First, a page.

4) Seek Competitive Bids

To help insure there is no special treatment, make it policy that your board must solicit competitive bids and vote collectively before a decision is made.

5) Know the team

Not just fellow Board Members, either. Each new Member should be given a list and introduced to contractors and vendors that work with your association – CPAs, attorneys, landscapers, contractors, property managers, etc. Each Member should be empowered and comfortable picking up the phone to call in support from the extended team.

6) Stick together

The Board must always reach collective decisions. Board business should only be discussed in meeting and recorded as minutes. Voting establishes a consensus and everyone (even those who disagree) should support the outcome.

7) Disclose, Disclose, Disclose

Is your cousin providing the common area furniture? Ideally he’s not but if he is, make sure to disclose anything that may be a conflict of interest. When in doubt – disclose it.

This is really just the tip of the iceberg but hopefully you can see where we’re going with this. If you don’t already have guidelines and a process for welcoming new Board Members, take some time at your next meeting to bring it up. Taking a little time now to plan ahead will produce active, productive Members in the future.

Read More: 4 Mistakes New HOA Board Members Make (and how to avoid them)

6 Ways to Prevent HOA Board Member Fatigue

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Do you ever feel like 20% of your board members are doing 80% of the work? Unfortunately you’re not alone. An unbalanced workload can be damaging to team morale and is unsustainable in the long run. All to often overworked members find themselves burnt out and looking for the door.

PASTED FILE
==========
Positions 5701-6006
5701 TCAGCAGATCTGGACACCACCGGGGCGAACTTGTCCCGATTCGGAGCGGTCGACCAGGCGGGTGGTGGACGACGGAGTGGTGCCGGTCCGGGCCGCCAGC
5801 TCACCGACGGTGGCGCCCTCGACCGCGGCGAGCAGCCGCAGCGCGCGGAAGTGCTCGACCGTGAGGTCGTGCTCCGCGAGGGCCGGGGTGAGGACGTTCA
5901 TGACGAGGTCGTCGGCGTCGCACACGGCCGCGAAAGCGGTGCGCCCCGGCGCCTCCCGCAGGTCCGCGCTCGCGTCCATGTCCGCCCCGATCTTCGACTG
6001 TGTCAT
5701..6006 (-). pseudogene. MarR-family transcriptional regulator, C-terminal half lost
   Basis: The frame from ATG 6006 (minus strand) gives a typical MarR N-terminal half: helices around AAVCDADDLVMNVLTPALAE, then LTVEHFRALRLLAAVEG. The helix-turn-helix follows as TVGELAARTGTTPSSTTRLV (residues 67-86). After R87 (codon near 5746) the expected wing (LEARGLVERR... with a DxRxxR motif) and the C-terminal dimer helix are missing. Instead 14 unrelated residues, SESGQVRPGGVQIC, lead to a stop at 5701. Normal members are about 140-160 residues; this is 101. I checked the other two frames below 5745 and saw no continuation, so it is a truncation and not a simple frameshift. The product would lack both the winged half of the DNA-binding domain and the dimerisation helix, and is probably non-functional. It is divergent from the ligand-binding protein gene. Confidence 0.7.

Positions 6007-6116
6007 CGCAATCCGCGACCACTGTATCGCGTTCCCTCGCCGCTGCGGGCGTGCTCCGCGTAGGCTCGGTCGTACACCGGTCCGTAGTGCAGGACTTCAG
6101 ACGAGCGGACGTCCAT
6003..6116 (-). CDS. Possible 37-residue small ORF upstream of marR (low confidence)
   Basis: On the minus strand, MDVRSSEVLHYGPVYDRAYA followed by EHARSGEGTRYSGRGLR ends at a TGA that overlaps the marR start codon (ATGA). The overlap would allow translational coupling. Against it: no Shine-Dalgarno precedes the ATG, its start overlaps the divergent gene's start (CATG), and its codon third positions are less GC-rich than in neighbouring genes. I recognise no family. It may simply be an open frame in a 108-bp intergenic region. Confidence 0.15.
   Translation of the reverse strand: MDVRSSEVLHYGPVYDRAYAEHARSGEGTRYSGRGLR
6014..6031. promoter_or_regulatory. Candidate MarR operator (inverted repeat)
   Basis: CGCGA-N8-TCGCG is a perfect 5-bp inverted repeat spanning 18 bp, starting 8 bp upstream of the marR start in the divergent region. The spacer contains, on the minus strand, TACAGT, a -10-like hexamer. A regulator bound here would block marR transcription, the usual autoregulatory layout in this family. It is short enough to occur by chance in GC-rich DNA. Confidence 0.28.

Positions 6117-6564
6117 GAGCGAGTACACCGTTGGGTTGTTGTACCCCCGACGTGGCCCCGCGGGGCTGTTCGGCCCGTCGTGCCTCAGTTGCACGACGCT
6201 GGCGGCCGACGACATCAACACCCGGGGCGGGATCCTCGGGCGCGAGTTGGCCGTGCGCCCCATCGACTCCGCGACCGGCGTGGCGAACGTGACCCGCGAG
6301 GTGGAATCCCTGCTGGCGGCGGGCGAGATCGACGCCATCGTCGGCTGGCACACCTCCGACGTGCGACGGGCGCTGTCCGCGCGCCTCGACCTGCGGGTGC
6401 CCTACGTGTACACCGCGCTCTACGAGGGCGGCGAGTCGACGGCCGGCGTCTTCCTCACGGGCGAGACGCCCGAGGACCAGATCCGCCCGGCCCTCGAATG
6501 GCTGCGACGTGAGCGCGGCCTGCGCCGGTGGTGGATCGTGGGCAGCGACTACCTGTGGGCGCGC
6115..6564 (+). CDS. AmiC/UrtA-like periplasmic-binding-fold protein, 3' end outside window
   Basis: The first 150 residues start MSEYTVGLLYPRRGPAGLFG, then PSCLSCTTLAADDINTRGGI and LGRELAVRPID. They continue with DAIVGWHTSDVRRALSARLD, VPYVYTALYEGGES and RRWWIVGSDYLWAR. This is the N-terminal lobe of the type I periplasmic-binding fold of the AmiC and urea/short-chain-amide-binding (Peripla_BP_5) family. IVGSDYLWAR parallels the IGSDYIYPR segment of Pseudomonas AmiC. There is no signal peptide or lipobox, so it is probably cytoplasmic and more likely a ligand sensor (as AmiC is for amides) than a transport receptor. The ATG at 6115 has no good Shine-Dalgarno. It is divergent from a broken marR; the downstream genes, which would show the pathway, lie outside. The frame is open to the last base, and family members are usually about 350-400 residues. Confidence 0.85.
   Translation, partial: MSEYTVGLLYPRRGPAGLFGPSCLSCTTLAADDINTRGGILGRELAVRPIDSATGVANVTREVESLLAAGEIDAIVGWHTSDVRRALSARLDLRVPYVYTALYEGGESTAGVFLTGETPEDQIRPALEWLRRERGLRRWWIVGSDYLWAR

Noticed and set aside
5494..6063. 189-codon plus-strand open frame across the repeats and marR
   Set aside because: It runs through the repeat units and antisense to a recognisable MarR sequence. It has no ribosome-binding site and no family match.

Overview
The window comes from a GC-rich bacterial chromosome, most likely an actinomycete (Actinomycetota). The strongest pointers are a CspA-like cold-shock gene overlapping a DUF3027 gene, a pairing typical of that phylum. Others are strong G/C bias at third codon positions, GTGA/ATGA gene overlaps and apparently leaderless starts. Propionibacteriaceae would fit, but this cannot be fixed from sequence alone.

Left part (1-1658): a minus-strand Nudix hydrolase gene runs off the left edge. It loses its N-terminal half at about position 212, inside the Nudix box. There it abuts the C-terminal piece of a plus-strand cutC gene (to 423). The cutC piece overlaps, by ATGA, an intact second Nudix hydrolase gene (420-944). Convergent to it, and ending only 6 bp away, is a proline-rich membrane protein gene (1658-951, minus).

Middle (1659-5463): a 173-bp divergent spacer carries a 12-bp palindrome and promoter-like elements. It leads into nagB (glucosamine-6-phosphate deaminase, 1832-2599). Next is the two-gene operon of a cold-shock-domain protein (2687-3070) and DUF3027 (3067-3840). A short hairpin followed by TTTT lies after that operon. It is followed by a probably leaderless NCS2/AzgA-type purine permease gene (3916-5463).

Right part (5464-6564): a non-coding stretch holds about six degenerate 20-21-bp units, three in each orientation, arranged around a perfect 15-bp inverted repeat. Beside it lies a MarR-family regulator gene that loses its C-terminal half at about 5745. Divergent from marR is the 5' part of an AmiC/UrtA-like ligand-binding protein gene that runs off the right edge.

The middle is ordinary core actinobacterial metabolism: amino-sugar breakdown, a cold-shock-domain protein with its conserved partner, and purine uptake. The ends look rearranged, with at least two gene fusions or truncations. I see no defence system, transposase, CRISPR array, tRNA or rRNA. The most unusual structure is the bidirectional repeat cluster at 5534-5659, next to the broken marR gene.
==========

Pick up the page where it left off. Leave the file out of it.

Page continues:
Luckily there are some things we can do to prevent this from happening to your association.

1. Think macro, not micro.

The smaller your association, the harder this is. But, try to remember that the most important role you have as a board member is to set and enforce big picture policy. Don’t get stuck volunteering and micromanaging day to day tasks to the point of burnout.
Don’t be afraid to delegate!

2. Whats really important?

You may leave the meeting with 20 tasks for immediate completion but maybe only 10 must be completed before the next meeting. Be honest and realistic about what needs to be done and more importantly what can be done.
Don’t place unnecessary pressure on yourself and other members.

3. Always be recruiting.

Be on the lookout for interested home owners and invite them to serve on committees that report back to the board. This way they can get their feet wet and learn about the role of a board member.
New blood is a great way to prevent board member fatigue.

4. Switch it up!